MONTPELIER — A superior court judge has effectively ended a Barre man’s bid to be hand-counted out of a city council race he lost by 38 votes on Town Meeting Day.

Barring a Supreme Court appeal, Brian Judd will have to live with the loss in a man versus machine lawsuit that sought to put Barre’s vote tabulating machines on trial and secure a hand recount of ballots cast in a race he lost to Teddy Waszazak, 247-209, four months ago.

The race for Waszazak’s Ward 2 seat on the City Council was close, but not close enough to entitle Judd to a recount — either by hand or by machine — and he filed the lawsuit after City Clerk Carol Dawes denied his request to pay for one himself.

City Attorney Oliver Twombly promptly moved to dismiss the lawsuit and, after some scheduling delays — at least one at his request — Judd got his day in court on Tuesday.

During a virtual hearing that ironically featured its share of technical difficulties, Judge Robert Bent ruled Judd provided scant evidence he too was a victim of a glitch.

In fact, Bent noted Judd’s most compelling witness — Will Senning, the state’s veteran director of elections — undercut key aspects of his argument.

Though Judd and two other Barre voters, Aletha Kelly and John Santorello, testified one of the voting machines used during the city’s March elections initially rejected their ballots before accepting them, Senning explained under oath that wasn’t unusual.

“It’s a fairly common occurrence every election at almost every polling place for a number of ballots to be rejected by the tabulators,” he said, suggesting that isn’t an indication the optical scanning machines aren’t functioning properly, or that there is something defective with the ballot.

Pressed by Judd to explain why his, and others’ ballots, were initially rejected and why the reason, which would have displayed on the tabulator’s LED screen wasn’t shared by poll workers, Senning said his “strong assumption” was because it didn’t need to be. He said the most likely message — “ballot not read, please re-insert” — didn’t need to be communicated with voters who are routinely asked to try again because sometimes the machines are skittish.

The explanation preferred by Judd was that the ballots were kicked out because they reflected “over votes” — in the case of his race votes for both he and Waszazak — that might have been miscounted by the machine.

Not according to Senning, who testified that simply isn’t how they work unless they are manually overridden by election officials.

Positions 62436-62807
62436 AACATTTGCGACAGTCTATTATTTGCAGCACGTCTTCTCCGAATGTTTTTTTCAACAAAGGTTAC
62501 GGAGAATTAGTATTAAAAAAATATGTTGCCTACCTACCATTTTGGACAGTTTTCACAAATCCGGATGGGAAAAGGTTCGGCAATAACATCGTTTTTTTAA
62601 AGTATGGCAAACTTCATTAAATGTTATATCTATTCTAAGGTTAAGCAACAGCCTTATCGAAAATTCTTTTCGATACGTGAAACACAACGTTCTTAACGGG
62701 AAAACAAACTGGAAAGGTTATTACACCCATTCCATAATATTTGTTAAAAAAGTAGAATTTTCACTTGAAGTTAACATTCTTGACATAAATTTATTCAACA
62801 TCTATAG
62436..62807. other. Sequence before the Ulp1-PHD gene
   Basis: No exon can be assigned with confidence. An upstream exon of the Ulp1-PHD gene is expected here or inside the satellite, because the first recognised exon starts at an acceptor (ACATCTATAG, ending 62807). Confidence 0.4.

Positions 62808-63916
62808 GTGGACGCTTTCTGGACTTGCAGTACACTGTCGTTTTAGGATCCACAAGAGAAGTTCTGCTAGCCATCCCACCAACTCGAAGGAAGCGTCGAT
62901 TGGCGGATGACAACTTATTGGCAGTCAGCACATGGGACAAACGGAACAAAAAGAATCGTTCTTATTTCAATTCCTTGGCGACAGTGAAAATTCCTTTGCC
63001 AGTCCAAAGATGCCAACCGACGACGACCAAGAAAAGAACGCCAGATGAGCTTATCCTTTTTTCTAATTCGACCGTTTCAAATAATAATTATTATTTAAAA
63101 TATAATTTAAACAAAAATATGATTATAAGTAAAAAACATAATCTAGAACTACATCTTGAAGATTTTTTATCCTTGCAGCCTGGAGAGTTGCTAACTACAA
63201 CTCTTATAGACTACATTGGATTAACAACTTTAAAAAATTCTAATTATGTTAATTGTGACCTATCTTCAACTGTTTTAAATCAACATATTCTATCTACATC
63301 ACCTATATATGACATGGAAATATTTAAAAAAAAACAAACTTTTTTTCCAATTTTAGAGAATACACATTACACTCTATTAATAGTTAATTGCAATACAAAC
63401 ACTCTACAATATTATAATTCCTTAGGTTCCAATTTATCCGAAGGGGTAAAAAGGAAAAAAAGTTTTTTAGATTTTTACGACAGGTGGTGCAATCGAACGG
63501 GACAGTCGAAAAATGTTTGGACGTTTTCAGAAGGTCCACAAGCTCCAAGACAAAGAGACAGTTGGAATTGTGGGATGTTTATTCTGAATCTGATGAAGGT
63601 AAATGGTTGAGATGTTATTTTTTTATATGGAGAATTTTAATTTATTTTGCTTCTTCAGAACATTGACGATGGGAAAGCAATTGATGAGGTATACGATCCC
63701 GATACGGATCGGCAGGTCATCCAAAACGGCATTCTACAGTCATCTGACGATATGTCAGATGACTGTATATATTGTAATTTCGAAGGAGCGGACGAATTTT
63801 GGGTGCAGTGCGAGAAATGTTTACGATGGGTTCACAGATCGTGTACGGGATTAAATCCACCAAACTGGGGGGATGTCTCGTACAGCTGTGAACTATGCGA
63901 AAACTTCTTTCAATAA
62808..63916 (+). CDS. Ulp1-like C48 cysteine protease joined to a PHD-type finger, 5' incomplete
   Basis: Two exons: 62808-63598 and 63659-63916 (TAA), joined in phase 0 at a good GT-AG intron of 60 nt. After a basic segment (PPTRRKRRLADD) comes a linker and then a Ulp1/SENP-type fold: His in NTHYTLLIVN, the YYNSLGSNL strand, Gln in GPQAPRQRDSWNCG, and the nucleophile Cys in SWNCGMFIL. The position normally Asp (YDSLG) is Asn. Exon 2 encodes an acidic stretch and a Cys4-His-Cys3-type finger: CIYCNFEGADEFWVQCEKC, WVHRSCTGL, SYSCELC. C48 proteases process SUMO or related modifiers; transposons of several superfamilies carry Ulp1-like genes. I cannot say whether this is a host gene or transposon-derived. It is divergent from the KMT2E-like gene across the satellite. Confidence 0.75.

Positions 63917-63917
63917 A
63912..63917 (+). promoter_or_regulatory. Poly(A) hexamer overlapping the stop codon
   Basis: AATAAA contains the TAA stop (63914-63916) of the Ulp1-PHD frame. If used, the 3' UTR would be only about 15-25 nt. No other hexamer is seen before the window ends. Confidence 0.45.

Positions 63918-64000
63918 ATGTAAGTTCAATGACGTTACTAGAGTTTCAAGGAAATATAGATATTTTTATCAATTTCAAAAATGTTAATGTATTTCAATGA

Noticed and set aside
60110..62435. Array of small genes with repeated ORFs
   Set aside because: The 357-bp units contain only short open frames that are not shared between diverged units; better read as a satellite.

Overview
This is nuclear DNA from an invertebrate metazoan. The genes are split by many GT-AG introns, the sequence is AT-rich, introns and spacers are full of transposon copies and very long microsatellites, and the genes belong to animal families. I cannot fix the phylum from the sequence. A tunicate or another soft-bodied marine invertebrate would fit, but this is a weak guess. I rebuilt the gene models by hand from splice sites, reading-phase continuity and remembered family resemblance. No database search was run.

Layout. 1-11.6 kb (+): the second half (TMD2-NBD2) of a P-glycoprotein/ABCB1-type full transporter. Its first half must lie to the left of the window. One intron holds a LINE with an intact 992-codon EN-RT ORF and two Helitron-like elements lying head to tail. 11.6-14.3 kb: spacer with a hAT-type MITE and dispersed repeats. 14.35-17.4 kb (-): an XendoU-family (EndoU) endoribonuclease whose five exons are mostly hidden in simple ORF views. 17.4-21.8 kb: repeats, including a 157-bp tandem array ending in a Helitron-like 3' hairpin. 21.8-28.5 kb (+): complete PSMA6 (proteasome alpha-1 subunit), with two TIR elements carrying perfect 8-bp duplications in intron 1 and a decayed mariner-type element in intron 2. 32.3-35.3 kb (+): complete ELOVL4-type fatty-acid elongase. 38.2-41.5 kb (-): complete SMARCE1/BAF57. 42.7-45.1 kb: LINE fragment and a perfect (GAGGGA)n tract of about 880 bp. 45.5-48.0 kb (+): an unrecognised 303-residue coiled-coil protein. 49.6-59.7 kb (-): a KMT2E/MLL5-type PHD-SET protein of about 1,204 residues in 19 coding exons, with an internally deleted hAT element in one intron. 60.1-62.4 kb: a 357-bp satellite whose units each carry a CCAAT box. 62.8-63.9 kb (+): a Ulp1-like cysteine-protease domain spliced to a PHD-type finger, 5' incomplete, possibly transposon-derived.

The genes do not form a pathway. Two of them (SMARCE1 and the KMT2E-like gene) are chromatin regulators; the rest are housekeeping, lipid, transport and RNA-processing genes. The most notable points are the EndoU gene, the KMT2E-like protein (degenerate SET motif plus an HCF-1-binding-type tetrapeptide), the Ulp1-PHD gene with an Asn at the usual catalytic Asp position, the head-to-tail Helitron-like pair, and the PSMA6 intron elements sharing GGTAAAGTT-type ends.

“Under no circumstance … will it (automatically) accept a ballot with an over-voted race,” he said, noting that none of the witnesses, including Judd, testified that poll workers did anything other than instruct them to try again.

Absent manual intervention, Senning said, the tabulators used in Vermont would not accept a ballot with an over-voted race on the second, third, or any subsequent attempt.

“It’s a basic functionality of those machines,” he said.

Judd’s only other witness, Colleen Harrington, didn’t do much to bolster his case and his attempt to introduce a news account of an audit and recount of a New Hampshire election last year drew an objection from Twombly and Bent said problems with a similar machine in New Hampshire wasn’t particularly helpful absent context that wasn’t provided.

“I can’t use the New Hampshire experience in a meaningful way here,” he said.

Bent said Senning’s testimony was persuasive, Judd provided no actual evidence of error — much less one that might have affected the outcome of the race — and wasn’t entitled to a recount.

“If I were to follow Mr. Judd’s logic and argument essentially … we could have a … hand count in virtually every case when this machine is used because in every voting situation there are going to be cases when the machine kicks the ballot back,” Bent said.

“That’s just not feasible, that’s not the law,” he added. “We only have recounts for very specific purposes.”

Bent said “skeptics” could be comforted that the state regularly and randomly audits vote tabulating machines and, according to Senning’s testimony, those audits have never turned up a significant discrepancy since they were started 15 years ago.

It isn’t clear when Barre’s tabulators were last audited by the state, but they were tested two years ago after a Ward 1 City Council race that was narrowly won by John Steinman.

Steinman defeated incumbent councilor Sue Higby, 170-161. Higby was within the 5% threshold and requested a recount and the ballots were counted by hand. The result didn’t change and the hand recount confirmed Steinman won, 170-161, in a race where there were 10 “blank” ballots and one “over vote.” The over vote was located during the recount and showed someone had voted for both Steinman and Higby. That ballot, which wasn’t tabulated by the machine, was excluded.


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